Unfortunately for those of us with Lyme disease, the Lyme bacteria Borrelia burgdorferi is very rarely the lone pathogen transmitted during a tick bite. Usually, it comes along with various other coinfections – bacterial, viral, and parasitic. The range of possible coinfections is one of the reasons Lyme disease is so difficult to diagnose and treat, and why symptoms range so widely from person to person.
What is Babesia, a Coinfection of Lyme Disease?
One of the many possible Lyme coinfections is a microscopic parasite called Babesia. Babesia has evolved for many hundreds of thousands of years, and can survive in almost every known animal, including reptiles.
There are at least 100 different species of Babesia, twelve of which are known to infect humans. The most common species to infect humans are Babesia microti and Babesia duncani. All the species of Babesia are related to malaria, and their symptom profiles are similar.
Babesia makes its home inside red blood cells (RBCs), especially within the capillary networks of the blood-rich spleen and liver. Even small concentrations of Babesia can cause very serious symptoms, especially when the parasite is combined with Lyme disease. This is due to the fact that Lyme and Babesia seem to work together — creating an inflammatory cascade in the human body that makes it difficult for the immune system to recognize the invaders and develop antibodies. Most of the symptoms of Babesiosis are due to this increase in inflammation.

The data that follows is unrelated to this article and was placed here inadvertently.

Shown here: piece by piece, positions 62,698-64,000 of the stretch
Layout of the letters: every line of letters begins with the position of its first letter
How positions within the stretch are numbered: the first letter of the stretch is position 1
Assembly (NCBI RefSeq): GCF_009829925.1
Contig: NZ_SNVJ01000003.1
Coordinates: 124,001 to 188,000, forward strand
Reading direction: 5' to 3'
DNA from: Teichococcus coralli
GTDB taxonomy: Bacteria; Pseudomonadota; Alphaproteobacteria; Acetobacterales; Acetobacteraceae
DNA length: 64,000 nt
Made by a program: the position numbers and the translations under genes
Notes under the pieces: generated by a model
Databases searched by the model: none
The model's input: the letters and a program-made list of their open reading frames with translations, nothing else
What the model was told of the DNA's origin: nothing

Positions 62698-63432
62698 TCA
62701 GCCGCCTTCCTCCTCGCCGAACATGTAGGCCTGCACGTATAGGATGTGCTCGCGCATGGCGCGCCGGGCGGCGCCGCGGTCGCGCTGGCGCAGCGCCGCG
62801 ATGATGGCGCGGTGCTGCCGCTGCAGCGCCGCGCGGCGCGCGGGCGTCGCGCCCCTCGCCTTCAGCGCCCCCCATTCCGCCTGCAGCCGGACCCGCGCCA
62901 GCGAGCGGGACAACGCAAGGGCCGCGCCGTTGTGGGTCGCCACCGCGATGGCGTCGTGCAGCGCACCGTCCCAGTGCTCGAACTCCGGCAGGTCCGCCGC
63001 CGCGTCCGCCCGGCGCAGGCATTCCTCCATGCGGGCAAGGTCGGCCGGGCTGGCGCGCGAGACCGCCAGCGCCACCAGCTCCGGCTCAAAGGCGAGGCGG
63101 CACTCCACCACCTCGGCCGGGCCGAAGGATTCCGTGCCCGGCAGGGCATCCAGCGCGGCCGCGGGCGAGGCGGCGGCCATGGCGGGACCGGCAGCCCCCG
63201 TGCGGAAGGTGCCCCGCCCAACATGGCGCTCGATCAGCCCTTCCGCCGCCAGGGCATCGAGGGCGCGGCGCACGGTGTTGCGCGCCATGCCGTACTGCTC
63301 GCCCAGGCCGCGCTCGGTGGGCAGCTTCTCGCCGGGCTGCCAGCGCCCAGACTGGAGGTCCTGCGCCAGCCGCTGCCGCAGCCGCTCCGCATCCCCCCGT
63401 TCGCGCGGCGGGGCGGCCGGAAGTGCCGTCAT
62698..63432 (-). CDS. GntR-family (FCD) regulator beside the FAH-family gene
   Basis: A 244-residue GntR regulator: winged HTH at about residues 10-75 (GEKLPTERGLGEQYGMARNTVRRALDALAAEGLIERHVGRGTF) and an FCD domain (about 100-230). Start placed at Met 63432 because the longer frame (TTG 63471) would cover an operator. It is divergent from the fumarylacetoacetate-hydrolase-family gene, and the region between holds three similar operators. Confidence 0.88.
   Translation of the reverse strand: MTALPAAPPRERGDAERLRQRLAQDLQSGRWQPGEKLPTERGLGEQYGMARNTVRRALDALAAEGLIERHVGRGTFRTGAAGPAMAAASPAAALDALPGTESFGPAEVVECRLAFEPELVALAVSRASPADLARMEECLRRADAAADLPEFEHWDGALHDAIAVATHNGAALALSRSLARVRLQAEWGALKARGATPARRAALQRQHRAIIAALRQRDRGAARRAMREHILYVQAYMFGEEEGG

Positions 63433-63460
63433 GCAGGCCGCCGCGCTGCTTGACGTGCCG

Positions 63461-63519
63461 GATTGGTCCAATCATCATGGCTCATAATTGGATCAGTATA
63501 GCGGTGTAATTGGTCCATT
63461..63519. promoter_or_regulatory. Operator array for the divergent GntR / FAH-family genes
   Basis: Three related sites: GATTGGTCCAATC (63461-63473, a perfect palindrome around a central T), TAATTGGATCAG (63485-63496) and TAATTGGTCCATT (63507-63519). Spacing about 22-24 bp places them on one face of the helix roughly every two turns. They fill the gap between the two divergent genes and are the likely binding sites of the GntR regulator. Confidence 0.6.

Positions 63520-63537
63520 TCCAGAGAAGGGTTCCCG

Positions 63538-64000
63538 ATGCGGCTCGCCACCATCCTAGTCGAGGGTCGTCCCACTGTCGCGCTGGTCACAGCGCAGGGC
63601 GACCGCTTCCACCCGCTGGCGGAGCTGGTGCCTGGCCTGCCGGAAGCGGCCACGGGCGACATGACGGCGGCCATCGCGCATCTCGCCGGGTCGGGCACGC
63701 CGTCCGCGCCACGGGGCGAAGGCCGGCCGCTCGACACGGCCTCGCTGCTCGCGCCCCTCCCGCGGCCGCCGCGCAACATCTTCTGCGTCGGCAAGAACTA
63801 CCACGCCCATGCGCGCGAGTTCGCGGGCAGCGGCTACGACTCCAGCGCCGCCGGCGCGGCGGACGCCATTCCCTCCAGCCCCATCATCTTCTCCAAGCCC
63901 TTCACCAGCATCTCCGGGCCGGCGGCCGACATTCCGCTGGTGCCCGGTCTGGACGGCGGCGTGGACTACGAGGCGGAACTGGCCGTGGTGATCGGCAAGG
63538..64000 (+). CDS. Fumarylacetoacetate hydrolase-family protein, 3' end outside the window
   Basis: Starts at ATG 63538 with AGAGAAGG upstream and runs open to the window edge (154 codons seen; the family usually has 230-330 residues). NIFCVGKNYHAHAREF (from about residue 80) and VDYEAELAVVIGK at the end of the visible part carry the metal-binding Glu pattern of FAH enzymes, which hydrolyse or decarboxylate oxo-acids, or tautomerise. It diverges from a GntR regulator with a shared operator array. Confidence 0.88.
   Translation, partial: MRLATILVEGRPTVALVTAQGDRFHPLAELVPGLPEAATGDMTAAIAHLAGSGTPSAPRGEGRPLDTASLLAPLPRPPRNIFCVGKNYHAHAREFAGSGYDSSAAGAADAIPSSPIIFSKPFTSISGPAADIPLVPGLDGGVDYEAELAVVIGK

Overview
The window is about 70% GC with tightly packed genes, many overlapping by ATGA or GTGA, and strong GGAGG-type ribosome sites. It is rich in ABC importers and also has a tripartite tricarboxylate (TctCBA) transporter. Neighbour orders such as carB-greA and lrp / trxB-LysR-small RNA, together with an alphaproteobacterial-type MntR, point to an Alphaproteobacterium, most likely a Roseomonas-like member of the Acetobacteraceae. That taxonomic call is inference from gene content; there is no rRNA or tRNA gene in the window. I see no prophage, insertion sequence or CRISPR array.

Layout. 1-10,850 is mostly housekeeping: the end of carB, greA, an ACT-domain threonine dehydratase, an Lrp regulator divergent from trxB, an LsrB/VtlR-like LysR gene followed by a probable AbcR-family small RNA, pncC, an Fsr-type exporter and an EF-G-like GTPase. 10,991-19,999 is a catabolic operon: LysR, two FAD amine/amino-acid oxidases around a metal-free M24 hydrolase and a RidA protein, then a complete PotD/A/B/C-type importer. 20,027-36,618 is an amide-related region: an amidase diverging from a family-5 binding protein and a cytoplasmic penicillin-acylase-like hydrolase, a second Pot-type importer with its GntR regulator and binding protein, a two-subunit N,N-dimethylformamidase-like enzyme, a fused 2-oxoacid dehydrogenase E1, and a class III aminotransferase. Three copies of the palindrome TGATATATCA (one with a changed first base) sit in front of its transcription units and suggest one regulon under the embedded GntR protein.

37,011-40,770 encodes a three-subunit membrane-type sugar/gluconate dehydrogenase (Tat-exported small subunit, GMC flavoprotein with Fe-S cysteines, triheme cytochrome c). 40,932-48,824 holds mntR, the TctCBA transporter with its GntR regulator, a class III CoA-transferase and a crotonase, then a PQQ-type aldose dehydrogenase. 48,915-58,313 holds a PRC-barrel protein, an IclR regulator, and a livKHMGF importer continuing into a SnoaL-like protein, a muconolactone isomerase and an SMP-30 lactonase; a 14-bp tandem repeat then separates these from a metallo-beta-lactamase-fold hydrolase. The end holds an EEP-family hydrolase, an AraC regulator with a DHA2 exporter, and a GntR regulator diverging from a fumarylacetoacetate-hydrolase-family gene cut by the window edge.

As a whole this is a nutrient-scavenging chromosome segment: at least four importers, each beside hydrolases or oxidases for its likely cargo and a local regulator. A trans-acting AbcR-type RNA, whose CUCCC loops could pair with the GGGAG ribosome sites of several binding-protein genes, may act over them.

Symptoms of Babesia
As with Lyme and other coinfections, symptoms of Babesia range from zero all the way to organ failure, coma, and even death. The severity of symptoms depends largely on the state of the individual’s immune system upon infection, as well as on the number of different coinfections present.
Symptoms of Babesia don’t seem to depend on the concentrations of the parasite found in the blood, as mentioned previously. Small concentrations can cause severe symptoms. This is one reason Babesia can be difficult to diagnose.
Most people infected with Babesia experience flu-like symptoms within the first four to nine weeks after infection, such as:
- Drenching night sweats (a hallmark symptom of Babesia)
For some, the initial flu-like battle will clear the parasite. For others, the symptoms are relapsing, and they can worsen over time. If the infection persists, symptoms can include:
- Enlarged red blood cells
- Air hunger
- Inflamed spleen and liver
- Gastrointestinal (GI) trouble
- Cognitive issues such as anxiety, depression, and brain fog (if Babesia affects the brain).
Many of these symptoms overlap with Lyme and other coinfections. This is primarily because tick-borne diseases tend to cause a cascade of inflammatory chemicals like cytokines, as they seek to disable the immune systems of their hosts; the more pathogens present, the more severe the inflammatory response.
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How Do I Get a Babesia Infection?